WASHINGTON — Veterans Affairs Secretary David Shulkin on Wednesday promised another department leadership shakeup in the wake of yet another scathing inspector general report that accused VA officials of additional improper behavior. which overshadowed the goal of improving patient care.
This time, the report wasn’t focused on Shulkin himself, as has been the case with a series of scandals at the department in recent weeks.
Instead, the new report focuses on errors at the Washington DC VA Medical Center that lead to the ouster of the hospital’s chief executive last year and an ensuing slew of resignations as investigators worked through problems with supply shortages, improper sterilization of medical equipment and inadequate staffing at the campus.
“Failed leadership at multiple levels within VA put patients and assets at the DC VA Medical Center at unnecessary risk and resulted in a breakdown of core services,” VA Inspector General Michael Missal said in a statement accompanying the report. “It created a climate of complacency that allowed these conditions to exist for years.”
In a hastily called press conference at the hospital Wednesday morning, Shulkin announced plans for a series of local staff changes and higher-level VA reorganizations.
Since a travel scandal broke on Wednesday, VA leadership has been embroiled in internal political fights that could result in the ousting of more top department leaders.
Two regional directors — one for the New England VA network, one for the Arizona and Southwest United States network — will retire in coming days, and the Washington, D.C., network director will be reassigned to another senior level job. A new executive will be put in charge of all three regions to implement a series of reforms.
The VA’s overall procurement program will be overhauled, Shulkin said. All VA hospitals will undergo new hiring and staffing reviews and be subject to unannounced inspections, to ensure similar problems aren’t festering.
“This is time for this organization, probably long overdue, to do business differently,” he said. “And that’s why we’re announcing an effort to restructure VA, and we’re starting with these three (regions) where we think there are urgent issues that need to be addressed.”
But Shulkin — who served as the VA’s top health care official when many of the DC medical center’s problems first surfaced — deflected blame for not making the corrections sooner, saying that top officials were unaware of the problems just a few miles away from the department’s national headquarters.
He also sidestepped questions about recent turmoil at VA, asserting that the days of “unfortunate distractions” at his department are in the past.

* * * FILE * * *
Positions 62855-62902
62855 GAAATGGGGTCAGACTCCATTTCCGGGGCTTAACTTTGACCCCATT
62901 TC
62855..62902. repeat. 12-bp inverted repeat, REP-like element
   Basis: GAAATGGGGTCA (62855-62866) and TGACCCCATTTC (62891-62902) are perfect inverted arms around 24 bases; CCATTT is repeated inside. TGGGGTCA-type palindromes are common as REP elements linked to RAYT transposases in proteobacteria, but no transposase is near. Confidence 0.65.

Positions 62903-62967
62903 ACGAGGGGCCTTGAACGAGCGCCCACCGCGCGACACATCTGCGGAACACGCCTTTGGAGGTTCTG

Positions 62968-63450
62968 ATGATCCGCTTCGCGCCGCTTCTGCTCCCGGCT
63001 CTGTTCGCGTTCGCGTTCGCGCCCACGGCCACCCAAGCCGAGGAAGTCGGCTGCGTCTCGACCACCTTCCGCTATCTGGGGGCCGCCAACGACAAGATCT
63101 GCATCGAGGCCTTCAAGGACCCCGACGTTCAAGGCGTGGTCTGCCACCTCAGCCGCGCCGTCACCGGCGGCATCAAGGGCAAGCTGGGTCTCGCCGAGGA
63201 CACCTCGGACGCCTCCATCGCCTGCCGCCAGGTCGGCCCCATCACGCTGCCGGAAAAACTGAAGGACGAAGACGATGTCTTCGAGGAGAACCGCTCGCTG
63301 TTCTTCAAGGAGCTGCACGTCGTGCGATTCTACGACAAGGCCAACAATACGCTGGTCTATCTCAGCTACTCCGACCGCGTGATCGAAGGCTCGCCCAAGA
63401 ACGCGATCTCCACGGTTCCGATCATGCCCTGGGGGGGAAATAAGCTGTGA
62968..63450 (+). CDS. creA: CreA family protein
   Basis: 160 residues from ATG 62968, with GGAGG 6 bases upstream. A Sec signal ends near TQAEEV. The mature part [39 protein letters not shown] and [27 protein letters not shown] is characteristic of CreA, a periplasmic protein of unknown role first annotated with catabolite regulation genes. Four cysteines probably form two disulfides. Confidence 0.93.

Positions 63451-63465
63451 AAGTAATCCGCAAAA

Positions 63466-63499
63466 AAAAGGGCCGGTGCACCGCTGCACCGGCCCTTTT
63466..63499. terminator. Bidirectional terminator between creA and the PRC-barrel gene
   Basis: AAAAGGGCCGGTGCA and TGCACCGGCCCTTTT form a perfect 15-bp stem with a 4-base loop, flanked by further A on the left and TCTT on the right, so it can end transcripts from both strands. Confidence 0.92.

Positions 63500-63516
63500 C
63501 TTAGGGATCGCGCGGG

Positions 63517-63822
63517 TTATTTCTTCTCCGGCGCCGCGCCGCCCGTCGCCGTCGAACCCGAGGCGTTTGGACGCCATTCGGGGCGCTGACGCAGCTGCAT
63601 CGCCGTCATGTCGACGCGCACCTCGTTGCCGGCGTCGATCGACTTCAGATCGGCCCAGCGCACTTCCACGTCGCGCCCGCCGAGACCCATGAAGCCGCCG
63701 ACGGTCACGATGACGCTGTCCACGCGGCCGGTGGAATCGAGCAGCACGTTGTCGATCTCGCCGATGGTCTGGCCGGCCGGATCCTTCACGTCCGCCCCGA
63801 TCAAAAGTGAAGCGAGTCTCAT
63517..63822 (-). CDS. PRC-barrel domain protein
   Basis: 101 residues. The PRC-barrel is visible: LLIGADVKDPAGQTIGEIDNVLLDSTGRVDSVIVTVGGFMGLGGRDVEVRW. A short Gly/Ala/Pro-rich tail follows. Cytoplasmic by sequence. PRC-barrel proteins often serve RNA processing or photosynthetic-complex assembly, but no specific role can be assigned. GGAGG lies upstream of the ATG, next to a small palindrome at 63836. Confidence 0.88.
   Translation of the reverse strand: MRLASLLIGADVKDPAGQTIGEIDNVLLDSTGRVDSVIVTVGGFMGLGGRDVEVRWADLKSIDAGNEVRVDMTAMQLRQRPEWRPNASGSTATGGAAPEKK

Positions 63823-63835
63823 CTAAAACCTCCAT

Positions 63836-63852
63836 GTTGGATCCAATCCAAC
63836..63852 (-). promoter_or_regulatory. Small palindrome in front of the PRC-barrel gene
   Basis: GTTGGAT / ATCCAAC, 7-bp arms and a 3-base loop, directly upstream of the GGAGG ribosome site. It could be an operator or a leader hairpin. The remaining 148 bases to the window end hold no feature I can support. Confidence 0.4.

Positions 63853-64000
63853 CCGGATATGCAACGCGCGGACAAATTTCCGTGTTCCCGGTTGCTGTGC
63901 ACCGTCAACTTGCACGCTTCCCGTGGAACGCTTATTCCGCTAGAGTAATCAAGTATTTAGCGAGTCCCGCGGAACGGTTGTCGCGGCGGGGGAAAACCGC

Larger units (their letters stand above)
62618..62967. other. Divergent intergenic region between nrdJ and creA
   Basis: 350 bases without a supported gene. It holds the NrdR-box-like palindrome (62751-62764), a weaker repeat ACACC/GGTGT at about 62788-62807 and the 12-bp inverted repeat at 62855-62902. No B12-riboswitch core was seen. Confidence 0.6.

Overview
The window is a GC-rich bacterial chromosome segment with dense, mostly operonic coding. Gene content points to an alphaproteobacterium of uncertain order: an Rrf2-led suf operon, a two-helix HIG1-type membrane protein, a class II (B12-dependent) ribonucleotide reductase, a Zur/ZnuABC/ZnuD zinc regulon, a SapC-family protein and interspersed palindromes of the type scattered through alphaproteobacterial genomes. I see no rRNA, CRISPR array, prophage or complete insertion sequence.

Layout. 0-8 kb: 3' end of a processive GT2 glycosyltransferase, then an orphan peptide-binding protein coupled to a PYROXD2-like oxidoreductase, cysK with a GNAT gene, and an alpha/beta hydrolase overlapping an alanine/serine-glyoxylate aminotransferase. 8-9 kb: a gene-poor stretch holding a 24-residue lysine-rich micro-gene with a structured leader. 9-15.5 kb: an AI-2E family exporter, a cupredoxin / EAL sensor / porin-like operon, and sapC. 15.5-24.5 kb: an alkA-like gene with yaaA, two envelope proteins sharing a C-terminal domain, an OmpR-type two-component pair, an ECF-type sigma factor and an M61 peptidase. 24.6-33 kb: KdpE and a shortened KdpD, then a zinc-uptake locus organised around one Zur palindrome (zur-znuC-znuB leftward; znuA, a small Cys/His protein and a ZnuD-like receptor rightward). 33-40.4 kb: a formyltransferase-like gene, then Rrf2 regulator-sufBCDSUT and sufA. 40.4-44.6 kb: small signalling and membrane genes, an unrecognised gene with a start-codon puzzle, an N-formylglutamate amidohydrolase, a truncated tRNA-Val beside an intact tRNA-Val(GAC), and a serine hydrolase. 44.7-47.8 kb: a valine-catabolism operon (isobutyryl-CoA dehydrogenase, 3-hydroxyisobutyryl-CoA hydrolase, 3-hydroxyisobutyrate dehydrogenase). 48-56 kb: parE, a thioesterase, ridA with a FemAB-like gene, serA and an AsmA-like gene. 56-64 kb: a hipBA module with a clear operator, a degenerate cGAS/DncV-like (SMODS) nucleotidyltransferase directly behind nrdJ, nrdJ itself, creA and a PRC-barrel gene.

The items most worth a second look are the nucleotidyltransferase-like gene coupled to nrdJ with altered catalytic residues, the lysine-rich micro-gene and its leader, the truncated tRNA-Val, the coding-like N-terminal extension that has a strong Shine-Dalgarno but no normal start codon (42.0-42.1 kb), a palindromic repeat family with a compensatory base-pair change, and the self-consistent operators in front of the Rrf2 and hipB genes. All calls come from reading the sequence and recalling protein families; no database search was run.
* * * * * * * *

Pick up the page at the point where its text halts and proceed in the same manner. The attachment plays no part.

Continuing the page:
“My leadership team is fully committed to this work,” he said. “They are only focused on improving care to veterans today.”
Last month, a similarly lengthy and scathing inspector general report accused Shulkin of multiple ethics violations during an overseas trip last summer, where, in between official duties, he accepted free tickets from an English businesswoman to the Wimbledon tennis tournament and taxpayer dollars were used to pay for his wife’s airfare.
Shulkin initially refuted the report, then agreed to pay back the disputed funds and make changes at the department. But he also suggested his chief of staff’s emails may have been hacked and accused several senior VA and White House officials of openly working against him.
A later investigation by the inspector general found no evidence of hacking. But the turmoil did make public a series of policy and personality disagreements within VA, including a public fight between Shulkin and his own communications staff.
President Donald Trump has not directly addressed the issue, but White House Chief of Staff John Kelly has told veterans groups that Shulkin’s job is safe for now. Beyond the retirement of Shulkin’s chief of staff, no high-ranking officials at VA have been dismissed or have resigned since the scandals broke.
That has left Shulkin publicly insisting that he is in control of the department and that his staff has moved past the infighting.
“We are not going to be spending time on identifying particular personnel actions, but it’s going to be clear this is an organization that is moving ahead with a singular focus to fix these problems,” he said.
“The White House has made clear that I am the secretary. My job is to fix the system for veterans. Things that are not productive, or not contributing to services for veterans, are not being tolerated.”
Shulkin said he expects detailed plans on the just-announced reorganizations in the next two months.
Meanwhile, he said, changes already made at the Washington DC medical center have resulted in dramatic improvements in recent months. He’s hoping to see that progress repeated across the country with the additional staffing and procedural changes in the weeks ahead.